29 May


1. MIB 3/Sony                                                Wknd/$   55.0            Total/$  55.0

2. The Avengers/Disney                               Wknd/$   36.8            Total/$ 513.5

3. Battleship/Universal                                Wknd/$   10.9            Total/$  44.4

4. The Dictator/Paramount                         Wknd/$    9.3            Total/$  41.1

5. Chernobyl Diaries/Warner                      Wknd/$    7.9            Total/$    7.9

6. Dark Shadows/Warners                           Wknd/$    7.5            Total/$  62.9

7. What To Expect When…/LGF                 Wknd/$    7.1             Total/$   22.1

8. The Best Exotic Marigold Hotel/Fox     Wknd/$    6.4            Total/$   16.6

9. The Hunger Games/LionsGate               Wknd/$    2.3            Total/$ 395.3

10. Think Like a Man/SGem                        Wknd/$    1.4             Total/$  88.3


Men In Black 3 opens at number one and the good news is it’s better than MIB2.  The bad news is it’s still a movie that didn’t need to be made.  MIB is a very good comedy that still stands up thanks to a great premise, notable supporting characters, solid pacing and a catchy theme song.  It was also a complete story, not meant to have sequels.  At least none with Tommy Lee Jones anyway.  But god forbid you try a movie with just a black guy and a woman, so Linda Fiorentino was unceremoniously dumped and the horrific MIB2 came into being whose soullessness was shown by Tommy Lee Jones who, when asked during filming if he were okay replied, “My per diem check cleared, so I’m okay.” Given his total screen time here is about ten minutes I’d say he made limited involvement a prerequisite of coming back.  The saving grace of this movie is he isn’t missed thanks to James Brolin doing a spot-on impression of a younger, much more genial Tommy Lee Jones, putting Will Smith oddly into more of a straight man role.  You even get a nice joke explaining how the 40-something Brolin is supposed to be playing a 20-something Jones.  But sadly it’s not enough.  The freshness of the premise is gone, so the fun of seeing popular celebs “outed” as aliens no longer works. It doesn’t help that the most obvious choices are made (Lady Gaga, Tim Burton, Mick Jagger).  Even the joke that all supermodels are aliens falls flat (they’re from the planet Glamour, get it?  Yawn.)  The only display of imagination is the alien who can see all probabilities of time at once and his simultaneous joy over seeing The Mets win the World Series and pain over the darker outcomes is well done.  Clearly they had no imagination left over for the plot and let me join the chorus to point out that the end makes no sense at all and pretty much serves to unravel the first film and all the motivations of Tommy Lee Jones’s character.  Will Smith said he made this because he felt the public deserved a better film than the second.  Well, keep trying, ace. Or better yet, don’t.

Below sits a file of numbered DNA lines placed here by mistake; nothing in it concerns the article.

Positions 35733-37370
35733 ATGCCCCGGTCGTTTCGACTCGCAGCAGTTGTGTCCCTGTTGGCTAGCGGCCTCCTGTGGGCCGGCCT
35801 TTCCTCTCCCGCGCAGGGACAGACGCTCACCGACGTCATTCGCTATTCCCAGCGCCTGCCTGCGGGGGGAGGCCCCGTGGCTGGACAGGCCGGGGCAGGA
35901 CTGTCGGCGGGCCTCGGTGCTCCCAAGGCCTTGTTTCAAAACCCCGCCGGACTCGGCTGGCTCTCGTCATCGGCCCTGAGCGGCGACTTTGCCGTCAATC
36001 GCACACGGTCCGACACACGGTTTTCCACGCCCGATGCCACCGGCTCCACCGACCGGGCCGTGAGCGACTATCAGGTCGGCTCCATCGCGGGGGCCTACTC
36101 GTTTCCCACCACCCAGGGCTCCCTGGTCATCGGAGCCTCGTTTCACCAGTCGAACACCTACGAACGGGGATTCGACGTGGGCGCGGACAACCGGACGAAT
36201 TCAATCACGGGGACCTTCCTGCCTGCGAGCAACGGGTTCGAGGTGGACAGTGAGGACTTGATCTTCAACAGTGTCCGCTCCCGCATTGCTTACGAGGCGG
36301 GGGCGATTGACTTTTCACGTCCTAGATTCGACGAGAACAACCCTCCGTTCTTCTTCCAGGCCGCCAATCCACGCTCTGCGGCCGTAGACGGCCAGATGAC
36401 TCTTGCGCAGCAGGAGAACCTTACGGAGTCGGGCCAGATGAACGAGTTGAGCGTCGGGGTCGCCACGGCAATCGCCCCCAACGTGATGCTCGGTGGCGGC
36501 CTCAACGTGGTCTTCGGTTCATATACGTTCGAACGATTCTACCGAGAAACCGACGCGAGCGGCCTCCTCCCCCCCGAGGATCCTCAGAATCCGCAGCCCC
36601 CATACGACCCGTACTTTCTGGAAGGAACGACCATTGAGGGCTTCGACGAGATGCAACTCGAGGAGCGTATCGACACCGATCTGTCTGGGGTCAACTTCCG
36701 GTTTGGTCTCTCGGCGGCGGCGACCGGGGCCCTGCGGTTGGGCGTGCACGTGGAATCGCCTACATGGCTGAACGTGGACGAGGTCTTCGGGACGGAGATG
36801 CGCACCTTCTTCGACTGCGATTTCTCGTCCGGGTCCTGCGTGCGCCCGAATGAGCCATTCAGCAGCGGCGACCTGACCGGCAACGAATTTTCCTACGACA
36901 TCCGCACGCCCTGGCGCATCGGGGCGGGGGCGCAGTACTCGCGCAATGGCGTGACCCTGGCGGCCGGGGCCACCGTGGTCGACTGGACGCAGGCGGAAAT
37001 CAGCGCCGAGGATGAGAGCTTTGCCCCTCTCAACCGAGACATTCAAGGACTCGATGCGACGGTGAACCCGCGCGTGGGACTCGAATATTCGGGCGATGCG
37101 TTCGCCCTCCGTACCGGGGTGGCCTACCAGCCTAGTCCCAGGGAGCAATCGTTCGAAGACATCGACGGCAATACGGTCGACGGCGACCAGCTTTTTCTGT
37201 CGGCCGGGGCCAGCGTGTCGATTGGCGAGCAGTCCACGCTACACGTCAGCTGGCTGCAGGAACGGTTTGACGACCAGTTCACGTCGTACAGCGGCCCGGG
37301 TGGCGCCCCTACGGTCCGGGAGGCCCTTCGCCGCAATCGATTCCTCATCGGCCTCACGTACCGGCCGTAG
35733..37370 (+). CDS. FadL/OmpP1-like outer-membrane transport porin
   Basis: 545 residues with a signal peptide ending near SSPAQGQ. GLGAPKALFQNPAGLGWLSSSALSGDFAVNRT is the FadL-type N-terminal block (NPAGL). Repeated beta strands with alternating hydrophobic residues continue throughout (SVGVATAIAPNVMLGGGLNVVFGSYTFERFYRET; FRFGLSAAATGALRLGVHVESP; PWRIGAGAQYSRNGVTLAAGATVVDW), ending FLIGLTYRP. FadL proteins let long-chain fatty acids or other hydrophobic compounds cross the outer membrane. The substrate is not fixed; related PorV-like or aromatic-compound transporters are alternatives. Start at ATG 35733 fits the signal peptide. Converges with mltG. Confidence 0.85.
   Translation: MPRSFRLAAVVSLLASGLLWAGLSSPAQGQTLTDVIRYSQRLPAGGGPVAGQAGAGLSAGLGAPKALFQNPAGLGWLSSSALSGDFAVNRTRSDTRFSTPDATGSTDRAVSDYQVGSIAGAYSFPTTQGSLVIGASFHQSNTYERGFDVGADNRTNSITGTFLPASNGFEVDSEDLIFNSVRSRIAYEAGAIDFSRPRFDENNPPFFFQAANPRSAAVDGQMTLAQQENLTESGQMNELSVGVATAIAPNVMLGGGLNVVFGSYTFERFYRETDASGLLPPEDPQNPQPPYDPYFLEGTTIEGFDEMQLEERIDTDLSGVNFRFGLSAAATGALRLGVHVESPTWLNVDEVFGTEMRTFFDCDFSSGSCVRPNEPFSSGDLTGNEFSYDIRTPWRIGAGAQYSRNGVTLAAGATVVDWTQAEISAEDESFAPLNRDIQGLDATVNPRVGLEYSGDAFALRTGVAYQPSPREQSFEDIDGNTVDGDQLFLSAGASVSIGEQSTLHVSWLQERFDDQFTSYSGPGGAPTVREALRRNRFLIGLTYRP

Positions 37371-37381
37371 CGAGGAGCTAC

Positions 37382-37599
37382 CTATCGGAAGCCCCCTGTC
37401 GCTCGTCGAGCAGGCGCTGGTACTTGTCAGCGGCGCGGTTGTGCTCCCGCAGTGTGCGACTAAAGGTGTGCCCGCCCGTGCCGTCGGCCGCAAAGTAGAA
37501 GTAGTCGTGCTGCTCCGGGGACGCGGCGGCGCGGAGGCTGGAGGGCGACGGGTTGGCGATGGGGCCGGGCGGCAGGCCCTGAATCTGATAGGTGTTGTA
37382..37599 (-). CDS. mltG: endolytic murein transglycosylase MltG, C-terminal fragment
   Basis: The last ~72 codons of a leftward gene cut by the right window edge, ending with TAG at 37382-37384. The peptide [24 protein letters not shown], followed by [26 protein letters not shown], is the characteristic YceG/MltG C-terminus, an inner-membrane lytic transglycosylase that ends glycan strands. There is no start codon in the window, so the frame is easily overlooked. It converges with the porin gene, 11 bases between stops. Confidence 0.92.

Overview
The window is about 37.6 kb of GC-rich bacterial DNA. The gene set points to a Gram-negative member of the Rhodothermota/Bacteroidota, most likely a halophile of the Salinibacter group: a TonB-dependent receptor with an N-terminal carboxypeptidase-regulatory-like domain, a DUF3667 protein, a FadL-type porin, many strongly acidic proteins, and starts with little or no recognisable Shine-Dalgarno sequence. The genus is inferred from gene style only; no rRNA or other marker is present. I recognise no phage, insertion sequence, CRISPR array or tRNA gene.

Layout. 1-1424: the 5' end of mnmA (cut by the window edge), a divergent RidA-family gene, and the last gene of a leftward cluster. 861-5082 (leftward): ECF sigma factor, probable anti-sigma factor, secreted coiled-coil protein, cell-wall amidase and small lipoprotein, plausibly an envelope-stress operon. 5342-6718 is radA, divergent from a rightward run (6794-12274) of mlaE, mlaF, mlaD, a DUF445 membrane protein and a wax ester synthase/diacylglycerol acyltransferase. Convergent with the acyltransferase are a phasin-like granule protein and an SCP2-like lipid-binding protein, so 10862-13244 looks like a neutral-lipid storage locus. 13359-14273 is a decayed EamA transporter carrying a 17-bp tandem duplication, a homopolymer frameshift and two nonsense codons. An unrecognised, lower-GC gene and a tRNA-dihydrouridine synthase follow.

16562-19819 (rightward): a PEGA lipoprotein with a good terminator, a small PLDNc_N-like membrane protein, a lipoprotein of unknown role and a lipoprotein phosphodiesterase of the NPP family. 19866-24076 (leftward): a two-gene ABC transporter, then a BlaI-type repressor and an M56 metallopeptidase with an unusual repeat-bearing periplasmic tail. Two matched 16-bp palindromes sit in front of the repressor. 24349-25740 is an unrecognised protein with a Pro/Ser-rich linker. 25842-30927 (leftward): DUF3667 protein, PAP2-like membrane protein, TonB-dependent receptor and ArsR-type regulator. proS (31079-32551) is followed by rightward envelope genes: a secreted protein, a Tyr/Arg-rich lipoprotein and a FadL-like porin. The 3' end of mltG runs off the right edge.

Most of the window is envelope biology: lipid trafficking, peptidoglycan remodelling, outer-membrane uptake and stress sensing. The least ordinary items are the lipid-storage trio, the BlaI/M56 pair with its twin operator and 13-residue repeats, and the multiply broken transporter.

The Avengers is finally down to number two and as you may or may not know the reason Samuel L. Jackson plays Nick Fury is because at the beginning of the 21st century Marvel Comics created a separate line called the “Ultimate Universe” which was modern interpretations of its classic characters.  Basically, it’s like if someone relaunched a soap opera so that it wouldn’t be burdened down with years of storylines, open to new interpretation and modernized.  Think if they instead remade Dallas, not about oil but the Ewings now run an empire like Microsoft.  Similarly, the Ultimate Spider-Man wasn’t a photographer, but a kid who helped work on The Daily Bugle’s website. Ultimate Captain America is more of hard-ass regular solider than he is a nice kid who just wanted to do the right thing and The Ultimate Red Skull is actually his son who hated that the US Government tried to turn him into his father and subsequently became a ruthless terrorist who began his career with Kennedy’s assassination. Ultimate Tony Stark not only has a brain tumor, but an older, blonde brother with the same genius.  Also in the Ultimate Universe they can kill characters off permanently.  Ultimate Cyclops, Wolverine, Daredevil, Professor X and even Peter Parker are all dead and are not coming back (the new Ultimate Spider-man is a half-black, half-Latino teenager named Miles Morales).  In this universe The Avengers are called “The Ultimates” (The Avengers are a nasty, black ops version of them) and work flat out for the government unlike the classic Avengers who were either a civilian force or reported to the UN. I personally read it as satire, so when Nick Fury who had always been an Italian American was made a black guy, drawn specifically to look like Samuel L. Jackson, it was clearly part of the joke.  The characters even discuss who would play them in movies and Fury says, “Samuel L. Jackson.”  Jackson didn’t approve this so instead smartly decided that to allow Marvel to continue made the deal that when the time came to bring the character into the movies the producers went with the him, which is why Nick Fury is not played by David Hassellhoff.  But to make matters even more convoluted, in the classic, painfully mercenary regular Marvel Universe they’ve introduced Nick Fury’s black son who of course loses an eye and subsequently decides to shave his head and go by dad’s name to coincide with the film.  Aren’t you glad you decided to have sex in high school instead of reading comics?